Charge: Disgruntled Seattle ICE officer pulled gun on supervisor
SEATTLE - A Seattle-area Immigration and Customs Enforcement agent accused of pointing her service pistol at another immigration officer after being told to sign a "performance improvement plan" now faces federal charges.
Prosecutors claim deportation officer Peggy Lee Robbins drew down on her supervisor Thursday during a performance review inside the Department of Homeland Security offices at Tukwila. According to charging papers, other officers took cover until Robbins was coaxed into surrendering her pistol.
Writing in court papers, a Federal Protective Service special agent said Robbins had been asked to sign an improvement plan when she unholstered her pistol and pointed it at her supervisor. Believing he was about to be shot, Robbins’ supervisor fled the cubicle.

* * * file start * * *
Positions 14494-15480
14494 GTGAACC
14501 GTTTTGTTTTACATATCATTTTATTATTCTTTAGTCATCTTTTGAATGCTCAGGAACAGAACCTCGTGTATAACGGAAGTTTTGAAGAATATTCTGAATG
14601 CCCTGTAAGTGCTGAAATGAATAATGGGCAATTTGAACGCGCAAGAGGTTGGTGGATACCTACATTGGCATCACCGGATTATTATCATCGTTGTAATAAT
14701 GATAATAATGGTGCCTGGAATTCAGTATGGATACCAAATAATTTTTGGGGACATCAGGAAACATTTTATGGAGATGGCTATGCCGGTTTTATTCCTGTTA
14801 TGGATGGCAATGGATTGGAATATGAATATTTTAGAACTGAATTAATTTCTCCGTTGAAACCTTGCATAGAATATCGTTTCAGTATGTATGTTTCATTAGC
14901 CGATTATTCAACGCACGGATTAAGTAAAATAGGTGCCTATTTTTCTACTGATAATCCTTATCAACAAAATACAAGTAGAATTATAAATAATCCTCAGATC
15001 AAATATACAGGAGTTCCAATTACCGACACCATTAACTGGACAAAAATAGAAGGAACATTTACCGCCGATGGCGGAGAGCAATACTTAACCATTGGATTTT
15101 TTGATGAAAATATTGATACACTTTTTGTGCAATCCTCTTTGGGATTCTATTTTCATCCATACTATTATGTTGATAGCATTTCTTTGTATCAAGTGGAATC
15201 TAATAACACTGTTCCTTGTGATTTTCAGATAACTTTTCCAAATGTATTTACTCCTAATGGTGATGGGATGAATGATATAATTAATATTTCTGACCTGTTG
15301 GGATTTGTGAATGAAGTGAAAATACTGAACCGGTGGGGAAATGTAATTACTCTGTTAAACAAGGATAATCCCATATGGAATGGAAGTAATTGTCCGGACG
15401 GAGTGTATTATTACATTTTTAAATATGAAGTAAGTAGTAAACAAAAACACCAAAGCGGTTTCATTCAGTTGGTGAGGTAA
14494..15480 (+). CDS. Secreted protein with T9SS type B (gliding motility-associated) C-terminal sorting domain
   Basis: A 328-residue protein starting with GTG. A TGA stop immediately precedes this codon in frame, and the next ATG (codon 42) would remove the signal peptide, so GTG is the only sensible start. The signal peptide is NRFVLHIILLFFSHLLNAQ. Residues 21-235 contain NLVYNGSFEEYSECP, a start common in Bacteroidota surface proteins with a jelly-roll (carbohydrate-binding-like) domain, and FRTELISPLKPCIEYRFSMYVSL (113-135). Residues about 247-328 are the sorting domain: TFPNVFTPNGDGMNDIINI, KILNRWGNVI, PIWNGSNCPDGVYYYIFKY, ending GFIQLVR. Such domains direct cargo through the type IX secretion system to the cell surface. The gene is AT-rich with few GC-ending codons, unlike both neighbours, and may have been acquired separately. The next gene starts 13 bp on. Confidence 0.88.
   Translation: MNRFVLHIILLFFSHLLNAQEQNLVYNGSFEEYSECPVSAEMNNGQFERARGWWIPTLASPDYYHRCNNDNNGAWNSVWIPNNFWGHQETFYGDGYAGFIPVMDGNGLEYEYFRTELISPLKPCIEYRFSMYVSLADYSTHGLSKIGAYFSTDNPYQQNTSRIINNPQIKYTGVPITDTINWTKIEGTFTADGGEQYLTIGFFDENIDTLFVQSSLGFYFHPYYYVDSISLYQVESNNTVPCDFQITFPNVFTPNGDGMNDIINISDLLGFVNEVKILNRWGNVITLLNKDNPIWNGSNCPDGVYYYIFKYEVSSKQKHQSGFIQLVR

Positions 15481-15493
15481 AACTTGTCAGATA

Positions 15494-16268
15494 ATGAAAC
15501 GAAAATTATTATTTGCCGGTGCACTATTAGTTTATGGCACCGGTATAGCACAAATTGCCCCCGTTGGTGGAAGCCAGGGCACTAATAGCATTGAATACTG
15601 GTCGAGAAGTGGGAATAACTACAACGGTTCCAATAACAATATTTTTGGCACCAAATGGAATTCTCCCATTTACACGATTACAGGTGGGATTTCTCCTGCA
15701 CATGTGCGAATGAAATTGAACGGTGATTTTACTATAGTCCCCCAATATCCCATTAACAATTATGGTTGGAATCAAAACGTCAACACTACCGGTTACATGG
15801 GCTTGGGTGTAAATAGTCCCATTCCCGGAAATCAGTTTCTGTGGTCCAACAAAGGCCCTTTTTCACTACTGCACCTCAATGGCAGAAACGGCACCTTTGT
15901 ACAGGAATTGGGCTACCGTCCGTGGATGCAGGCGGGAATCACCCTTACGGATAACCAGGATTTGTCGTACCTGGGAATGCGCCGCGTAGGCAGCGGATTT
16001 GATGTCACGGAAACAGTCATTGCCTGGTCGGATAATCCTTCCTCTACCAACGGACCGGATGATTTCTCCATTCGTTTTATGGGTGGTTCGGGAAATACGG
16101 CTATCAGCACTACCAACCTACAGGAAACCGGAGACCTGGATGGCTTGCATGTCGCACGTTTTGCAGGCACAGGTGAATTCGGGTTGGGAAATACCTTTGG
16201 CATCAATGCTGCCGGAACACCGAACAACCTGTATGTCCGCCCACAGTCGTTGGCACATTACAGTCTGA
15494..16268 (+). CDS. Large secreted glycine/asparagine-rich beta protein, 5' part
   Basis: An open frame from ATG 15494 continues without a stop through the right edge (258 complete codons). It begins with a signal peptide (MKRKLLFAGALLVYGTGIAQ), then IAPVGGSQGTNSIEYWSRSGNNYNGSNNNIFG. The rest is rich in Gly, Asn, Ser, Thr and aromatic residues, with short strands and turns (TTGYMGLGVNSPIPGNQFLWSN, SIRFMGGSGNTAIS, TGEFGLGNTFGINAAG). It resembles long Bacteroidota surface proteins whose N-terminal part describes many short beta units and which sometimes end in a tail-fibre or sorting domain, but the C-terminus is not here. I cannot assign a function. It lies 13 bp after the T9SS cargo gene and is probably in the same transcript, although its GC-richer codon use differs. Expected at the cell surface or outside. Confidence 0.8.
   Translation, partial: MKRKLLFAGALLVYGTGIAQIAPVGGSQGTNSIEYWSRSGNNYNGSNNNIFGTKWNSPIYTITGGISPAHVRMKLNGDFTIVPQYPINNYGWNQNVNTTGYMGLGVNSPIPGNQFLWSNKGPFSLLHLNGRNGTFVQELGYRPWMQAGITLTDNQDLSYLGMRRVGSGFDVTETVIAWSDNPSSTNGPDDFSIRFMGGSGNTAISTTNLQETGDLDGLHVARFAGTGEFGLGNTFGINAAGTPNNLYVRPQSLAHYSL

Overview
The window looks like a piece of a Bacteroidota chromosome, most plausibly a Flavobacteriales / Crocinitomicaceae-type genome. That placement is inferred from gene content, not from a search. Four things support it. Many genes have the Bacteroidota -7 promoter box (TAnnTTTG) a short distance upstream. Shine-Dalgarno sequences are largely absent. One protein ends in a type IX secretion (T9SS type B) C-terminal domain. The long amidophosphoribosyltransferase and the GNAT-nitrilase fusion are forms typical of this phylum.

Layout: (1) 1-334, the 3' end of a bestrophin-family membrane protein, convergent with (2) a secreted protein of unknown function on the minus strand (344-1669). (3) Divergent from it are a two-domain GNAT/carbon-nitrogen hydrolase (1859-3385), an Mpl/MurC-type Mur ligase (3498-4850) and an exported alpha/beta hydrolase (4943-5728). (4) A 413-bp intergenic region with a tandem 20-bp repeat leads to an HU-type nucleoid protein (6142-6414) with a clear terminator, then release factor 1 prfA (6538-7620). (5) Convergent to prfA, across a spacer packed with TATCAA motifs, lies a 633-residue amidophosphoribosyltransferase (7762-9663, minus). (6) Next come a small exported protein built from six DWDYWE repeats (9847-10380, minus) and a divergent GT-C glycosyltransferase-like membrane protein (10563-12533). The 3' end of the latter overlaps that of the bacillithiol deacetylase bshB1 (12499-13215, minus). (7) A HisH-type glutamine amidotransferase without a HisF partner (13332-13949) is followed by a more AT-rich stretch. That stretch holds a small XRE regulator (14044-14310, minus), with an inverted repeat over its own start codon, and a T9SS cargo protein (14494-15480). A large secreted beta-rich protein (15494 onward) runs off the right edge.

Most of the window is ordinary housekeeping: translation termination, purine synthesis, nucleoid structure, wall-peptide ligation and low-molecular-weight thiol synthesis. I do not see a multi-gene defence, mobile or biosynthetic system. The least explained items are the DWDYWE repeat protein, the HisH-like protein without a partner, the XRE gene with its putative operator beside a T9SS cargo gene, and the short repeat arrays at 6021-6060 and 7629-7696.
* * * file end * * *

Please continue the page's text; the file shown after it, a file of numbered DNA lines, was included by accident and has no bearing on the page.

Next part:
Another ICE officer then came upon Robbins, who was crying at her desk, the special agent said in court papers. A civilian worker unaware of the incident approached Robbins and asked if she was all right.
"I’m not going to say anything until the police arrive," Robbins told her, according to charging papers.
Meanwhile, Robbins’ supervisor and other officers gathered to clear people out of the workspace. The area was evacuated and a team moved in to retrieve Robbins.
Robbins heard them coming and announced she was “at peace,” the special agent said in court papers.
"I am at peace," she is alleged to have said. "Are you coming at peace?"
A supervising officer approached Robbins with his hands up and asked that Robbins surrender her gun, the special agent said. She did so and was arrested.
Robbins was charged Friday with assaulting a federal officer. She remains jailed pending a Monday hearing at U.S. District Court in Seattle.
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